The events leading to Jones’ conservatorship began in November 2002, when a chance acquaintance, Cindy Gurrola, gave her a ride to the bank. After Gurrola expressed concern for Jones’ welfare, a bank employee gave her the business card of a Redlands company that serves the elderly.

Gurrola said she called the number and gave an employee Jones’ address. There was no mention of conservatorship or that Jones would be giving up legal control of her affairs, Gurrola said.

About a week later, Jones said, she was napping in her home when a woman walked in and woke her. The woman said she was with “CARE.” Jones said she thought that meant California Alternate Rates and Energy, Southern California Edison‘s reduced-rate program for seniors.

Jones signed a one-paragraph document, not bothering to read it.

In fact, the woman worked for Conservatorship and Resources for the Elderly Inc., the firm owned by Melodie Scott. The document said that Jones nominated Scott to be her conservator.

“I was sleeping here and someone tapped me on the shoulder and said sign this,” Jones said. “And stupid, I signed it, not knowing what I was signing.

“To me, ‘conserve’ means to save and I thought this was a way of saving me money so I wouldn’t have to pay utilities.”

The nomination was dated Nov. 22. Eleven days later, Scott filed an emergency request to become Jones’ conservator. She said Jones could not keep up with her bills, had a house full of clutter and could no longer manage “the activities of daily living.”

Judge Phillip M. Morris granted the petition the next day.

After about a year, Jones decided to fight back. A bank clerk told her that she could not redeem a CD that had matured — only Scott could. Upset, Jones had her caregiver take her to see paralegal Barbara Seifritz at the Yucaipa Senior Center.

Jones appeared so clear-headed and well-informed that Seifritz was surprised to learn she was under conservatorship. So was Bob Roddick, Seifritz’s boss at the nonprofit Inland Counties Legal Services.

At a hearing in March 2004, Roddick told Judge David A. Williams that Jones did not need a conservator.

“She seems perfectly capable of taking care of herself,” Roddick said.

“Well, we already have a conservatorship,” the judge replied.

“I have it, but I would like to terminate it,” Jones told him, confiding her worry that Scott was draining the savings it had taken her 60 years to build.

The judge could have ended her conservatorship on the spot or directed his staff to investigate. He did neither.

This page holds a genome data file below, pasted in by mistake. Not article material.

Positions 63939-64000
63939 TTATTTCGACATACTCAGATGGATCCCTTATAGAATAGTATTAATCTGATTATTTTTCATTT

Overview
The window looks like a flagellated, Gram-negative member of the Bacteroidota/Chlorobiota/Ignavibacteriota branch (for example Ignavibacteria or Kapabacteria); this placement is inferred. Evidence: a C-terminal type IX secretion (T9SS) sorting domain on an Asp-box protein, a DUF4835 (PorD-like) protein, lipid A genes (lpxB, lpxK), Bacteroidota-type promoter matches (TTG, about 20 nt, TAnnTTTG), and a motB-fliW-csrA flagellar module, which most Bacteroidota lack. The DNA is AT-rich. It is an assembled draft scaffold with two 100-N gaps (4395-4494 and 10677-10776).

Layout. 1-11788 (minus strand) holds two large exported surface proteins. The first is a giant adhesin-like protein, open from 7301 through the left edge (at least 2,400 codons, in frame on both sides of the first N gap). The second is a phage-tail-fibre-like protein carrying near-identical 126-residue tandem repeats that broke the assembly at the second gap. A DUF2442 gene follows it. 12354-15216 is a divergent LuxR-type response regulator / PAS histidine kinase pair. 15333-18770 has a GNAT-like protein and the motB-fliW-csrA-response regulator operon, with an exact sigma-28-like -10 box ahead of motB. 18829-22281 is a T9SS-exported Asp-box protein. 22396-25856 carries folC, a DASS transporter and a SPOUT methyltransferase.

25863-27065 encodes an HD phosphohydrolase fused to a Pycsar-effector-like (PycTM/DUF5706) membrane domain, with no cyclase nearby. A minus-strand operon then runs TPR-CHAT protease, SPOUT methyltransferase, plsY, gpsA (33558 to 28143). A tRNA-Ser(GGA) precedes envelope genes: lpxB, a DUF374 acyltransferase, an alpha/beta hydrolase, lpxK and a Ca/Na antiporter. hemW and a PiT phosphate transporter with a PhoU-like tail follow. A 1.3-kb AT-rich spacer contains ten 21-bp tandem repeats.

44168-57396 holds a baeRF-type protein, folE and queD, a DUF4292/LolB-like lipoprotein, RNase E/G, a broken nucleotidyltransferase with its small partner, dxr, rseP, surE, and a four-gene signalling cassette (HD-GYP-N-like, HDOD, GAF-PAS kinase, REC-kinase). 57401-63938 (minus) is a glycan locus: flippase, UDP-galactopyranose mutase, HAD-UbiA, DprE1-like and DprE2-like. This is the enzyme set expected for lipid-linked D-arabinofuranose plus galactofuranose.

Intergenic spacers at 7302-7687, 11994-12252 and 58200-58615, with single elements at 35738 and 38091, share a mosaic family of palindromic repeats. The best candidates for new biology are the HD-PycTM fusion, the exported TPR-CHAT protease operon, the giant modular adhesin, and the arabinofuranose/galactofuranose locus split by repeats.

He appointed an attorney to review the handling of Jones’ finances, but left her in Scott’s hands.

By then, Jones had gotten a look at Scott’s expense records and saw that her money was going out nearly three times as fast as it was coming in. Scott’s firm is spending Jones’ money at a rate of $84,000 a year, records show. Her income is about $27,000 a year.

At a hearing in August 2004, court-appointed attorney Donnasue Ortiz challenged the conservator’s fees and spending as “excessive.”

Scott sought to justify the expenses by saying that Jones was “near death” when she intervened. She told the court that Jones had left a convalescent home “against medical advice,” that she was “totally dehydrated and malnourished” and that her garage harbored “thousands of rats,” prompting complaints from neighbors.

Jones called Scott’s description “one big fabrication.” She said that she spent several days in a nursing facility after suffering a fall in October 2002 but that a social worker signed her out, saying she did not need to be there. Two friends who drove her home corroborated her account.

As for rats, three of Jones’ neighbors said in interviews that they never saw or complained about any.

In July, with the conservatorship still in place, a frustrated Roddick filed a petition to end it. A judge refused to hear his arguments, saying he had no standing to intervene.

The judge scheduled a hearing for Dec. 2 at which Jones will be represented by Ortiz.

“I don’t know how this is going to turn out,” Jones said outside the courtroom. “My age is against me and my hearing is against me.”

‘Chewing Up Estates’ From the moment seniors are entrusted to a professional conservator, the meter is running.

The law allows conservators to spend their wards’ money as they see fit and requires them to submit periodic reports. Courts must approve their fees, but state law sets no limit on their compensation beyond that it be “reasonable.”

Reports examined by The Times show that conservators have billed elderly people for what one described as “drive-by” property inspections and for moving furniture around a room.

Frances Dell, 90, paid her conservator $715 for accompanying her to parties and informing her that her favorite niece had died, among other services. “She needed someone to cry with and mourn her own mortality,” the conservator wrote in her bill.

Seniors often pay for layers of helpers hired by their conservators — property managers, home-care supervisors, case managers and more. They pay for flowers, chocolates and other gifts that conservators give them on special occasions.